Martin Scorsese is often regarded as one of the greatest directors of all time but sometimes his popular films might give you a wrong idea that he’s not versatile enough while in fact, this is the man who made films as wildly diverse like “Hugo”, “The Age of Innocence” and “Alice Doesn’t Live Here Anymore”. Yet, it’s also a truth that the crime genre is something he often comes back to and not just organized crime or mobsters. He’s always interested in the violent nature of humans and its often tragic consequences.
As for the life in crime, he was once quoted saying, “Well, it is glamorous and attractive, is it not? It’s glamorous at first if you’re young and stupid, which a lot of people are. I was.” He always tried to show different sides of criminal life in various films and he was always successful at that. Now, no need to talk about it more because if you’re here, obviously you know how great he is at it. Considering he has made some of the greatest films in the genre, it’s worth taking a look at ten of his many, countless favorites. The man is a devoted cinephile overall but hopefully; these ten will show what kind of a diverse taste he has.
10. Kansas City (1996)
If we’re talking about versatility, Robert Altman should also get a mention. The man explored so many different genres with such a style and his own way of looking at things. If we use Scorsese’s own words, Altman had a “uniquely American sensibility and artistic vision.” Here he explores the racism, power dynamics, corruption, political games and so many other things in 30s Kansas through a story of pair of kidnappings, which according to him, is “a true story”. Not necessarily the story itself but “the kidnappings were common back then, especially of women.”
The story is more straightforward than most Altman films but still, it flopped at the box office. Maybe because it was not fast-pacing enough or it was the distribution/marketing problems, who knows but this is a film that deserved better. There’s a bit of a feeling of 30s gangster pictures which is maybe what attracted Scorsese into the picture. Altman had the basic story of two women involved in kidnapping years prior to the film, so there was always a passion for this project but the movie also stands out for its jazz soundtrack. The performances are jazzy as well and it’s also very funny actually. Everybody in the cast shines but the true highlight is the craftsmanship which elevates the already interesting story. The editing also deserves every praise there is.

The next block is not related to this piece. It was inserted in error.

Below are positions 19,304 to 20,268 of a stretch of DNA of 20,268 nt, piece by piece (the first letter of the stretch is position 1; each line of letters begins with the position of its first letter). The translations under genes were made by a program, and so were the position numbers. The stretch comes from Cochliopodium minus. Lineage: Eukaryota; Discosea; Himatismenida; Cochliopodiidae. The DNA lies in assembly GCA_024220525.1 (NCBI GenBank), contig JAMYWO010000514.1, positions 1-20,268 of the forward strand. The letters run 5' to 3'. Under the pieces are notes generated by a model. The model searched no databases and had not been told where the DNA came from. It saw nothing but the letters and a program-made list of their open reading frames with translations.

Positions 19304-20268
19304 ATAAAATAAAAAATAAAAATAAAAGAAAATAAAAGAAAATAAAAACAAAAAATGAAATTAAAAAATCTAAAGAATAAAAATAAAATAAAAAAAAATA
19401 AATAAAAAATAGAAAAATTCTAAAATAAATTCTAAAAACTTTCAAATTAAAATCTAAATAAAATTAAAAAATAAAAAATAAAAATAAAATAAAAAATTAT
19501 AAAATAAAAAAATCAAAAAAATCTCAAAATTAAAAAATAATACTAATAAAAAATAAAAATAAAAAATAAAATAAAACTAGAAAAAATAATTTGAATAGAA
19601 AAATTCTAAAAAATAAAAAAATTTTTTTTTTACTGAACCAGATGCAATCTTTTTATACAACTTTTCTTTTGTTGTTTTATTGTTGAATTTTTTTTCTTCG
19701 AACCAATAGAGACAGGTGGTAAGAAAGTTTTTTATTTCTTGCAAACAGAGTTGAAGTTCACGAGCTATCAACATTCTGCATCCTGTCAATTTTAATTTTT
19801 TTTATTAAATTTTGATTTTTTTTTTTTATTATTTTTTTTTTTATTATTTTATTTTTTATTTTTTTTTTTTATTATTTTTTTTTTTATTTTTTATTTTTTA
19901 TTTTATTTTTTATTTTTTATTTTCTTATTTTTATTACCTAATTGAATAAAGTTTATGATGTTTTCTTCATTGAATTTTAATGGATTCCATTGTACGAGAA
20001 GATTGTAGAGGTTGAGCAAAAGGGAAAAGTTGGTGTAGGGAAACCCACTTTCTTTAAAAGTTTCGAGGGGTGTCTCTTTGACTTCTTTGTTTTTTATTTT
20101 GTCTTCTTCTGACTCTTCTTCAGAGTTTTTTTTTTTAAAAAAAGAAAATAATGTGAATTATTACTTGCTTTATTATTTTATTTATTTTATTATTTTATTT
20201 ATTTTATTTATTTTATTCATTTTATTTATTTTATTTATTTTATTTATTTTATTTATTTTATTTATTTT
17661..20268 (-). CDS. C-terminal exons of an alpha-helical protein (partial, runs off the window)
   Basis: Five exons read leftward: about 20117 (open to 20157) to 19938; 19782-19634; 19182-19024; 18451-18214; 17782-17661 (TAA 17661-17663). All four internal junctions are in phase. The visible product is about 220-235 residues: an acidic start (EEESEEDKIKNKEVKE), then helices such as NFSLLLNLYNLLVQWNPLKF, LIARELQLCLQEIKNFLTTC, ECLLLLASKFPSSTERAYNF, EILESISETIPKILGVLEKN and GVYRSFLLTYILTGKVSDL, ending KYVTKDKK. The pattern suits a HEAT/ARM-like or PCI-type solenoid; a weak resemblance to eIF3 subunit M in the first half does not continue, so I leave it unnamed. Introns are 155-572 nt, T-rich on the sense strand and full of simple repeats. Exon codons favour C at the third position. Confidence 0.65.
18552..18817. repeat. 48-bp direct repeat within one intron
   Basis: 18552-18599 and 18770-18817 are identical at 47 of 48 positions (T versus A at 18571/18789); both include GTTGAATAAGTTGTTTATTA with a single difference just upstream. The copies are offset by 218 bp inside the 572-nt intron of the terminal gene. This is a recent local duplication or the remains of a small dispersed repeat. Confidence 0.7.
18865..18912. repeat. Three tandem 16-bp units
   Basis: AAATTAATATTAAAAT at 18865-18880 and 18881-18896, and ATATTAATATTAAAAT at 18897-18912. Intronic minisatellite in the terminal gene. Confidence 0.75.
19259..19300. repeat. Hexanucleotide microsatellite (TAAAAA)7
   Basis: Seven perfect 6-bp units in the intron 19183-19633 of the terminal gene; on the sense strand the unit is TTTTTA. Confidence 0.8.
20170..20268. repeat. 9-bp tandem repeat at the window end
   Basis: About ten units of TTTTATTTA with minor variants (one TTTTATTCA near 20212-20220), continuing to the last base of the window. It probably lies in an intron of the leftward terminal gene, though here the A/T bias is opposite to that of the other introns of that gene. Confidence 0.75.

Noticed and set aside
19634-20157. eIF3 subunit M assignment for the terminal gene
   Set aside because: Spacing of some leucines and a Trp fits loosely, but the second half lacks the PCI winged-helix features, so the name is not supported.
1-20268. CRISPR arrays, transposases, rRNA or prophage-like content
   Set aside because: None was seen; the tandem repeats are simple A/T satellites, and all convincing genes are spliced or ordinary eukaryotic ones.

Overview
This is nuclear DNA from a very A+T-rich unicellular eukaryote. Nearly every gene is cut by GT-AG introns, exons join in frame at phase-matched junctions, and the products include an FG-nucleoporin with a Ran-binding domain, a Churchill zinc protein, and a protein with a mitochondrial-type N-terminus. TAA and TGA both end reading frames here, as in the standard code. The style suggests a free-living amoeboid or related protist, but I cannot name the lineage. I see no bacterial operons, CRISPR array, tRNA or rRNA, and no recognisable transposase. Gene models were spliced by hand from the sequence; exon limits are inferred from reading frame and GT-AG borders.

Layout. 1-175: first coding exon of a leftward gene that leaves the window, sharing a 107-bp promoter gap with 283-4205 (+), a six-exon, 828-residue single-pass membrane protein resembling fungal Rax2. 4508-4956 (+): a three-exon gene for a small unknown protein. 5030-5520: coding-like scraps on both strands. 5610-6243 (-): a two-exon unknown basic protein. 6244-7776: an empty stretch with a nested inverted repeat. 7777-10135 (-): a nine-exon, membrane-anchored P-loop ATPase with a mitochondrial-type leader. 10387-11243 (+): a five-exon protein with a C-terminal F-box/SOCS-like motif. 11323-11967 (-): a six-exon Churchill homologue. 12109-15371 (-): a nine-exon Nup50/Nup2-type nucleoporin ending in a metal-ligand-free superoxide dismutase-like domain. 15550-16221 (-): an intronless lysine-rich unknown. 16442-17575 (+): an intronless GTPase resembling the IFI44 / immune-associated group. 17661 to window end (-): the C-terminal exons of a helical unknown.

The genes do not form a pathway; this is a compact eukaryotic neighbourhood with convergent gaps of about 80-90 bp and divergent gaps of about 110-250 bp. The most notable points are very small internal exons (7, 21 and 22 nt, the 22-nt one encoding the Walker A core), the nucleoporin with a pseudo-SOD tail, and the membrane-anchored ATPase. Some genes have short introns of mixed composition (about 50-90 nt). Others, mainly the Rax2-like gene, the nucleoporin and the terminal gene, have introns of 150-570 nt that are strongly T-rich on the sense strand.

9. Blue Steel (1990)
Kathryn Bigelow cited Scorsese among her influences and Scorsese, in turn, also said that he’s a big fan of Kathryn’s works over the years and especially giving a shout-out to “Blue Steel”. There’s so much going on in this movie. The film follows a young policewoman who kills a robber on her first mission in self-defense but then her pistol gets disappeared. Then she’s getting accused of killing an unarmed man. In addition, she has to struggle with the arrogance of her colleagues and her isolation in the big city life. One of these days she falls in love with a stockbroker who turns out to be some sort of psycho but it’s Jamie Lee Curtis who plays the lead role and we know she’s good with fighting against boogeymen from her earlier films anyway.
The film is wildly over-the-top but it’s also incredibly satisfying if you love 80s psycho-sexual thrillers like “Fatal Attraction”. Not to mention, there’s some “Wall Street” as well. The cast led by Curtis is simply wonderful and Bigelow’s direction is just delicious. “Blue Steel” is a film of its time, but in a good way.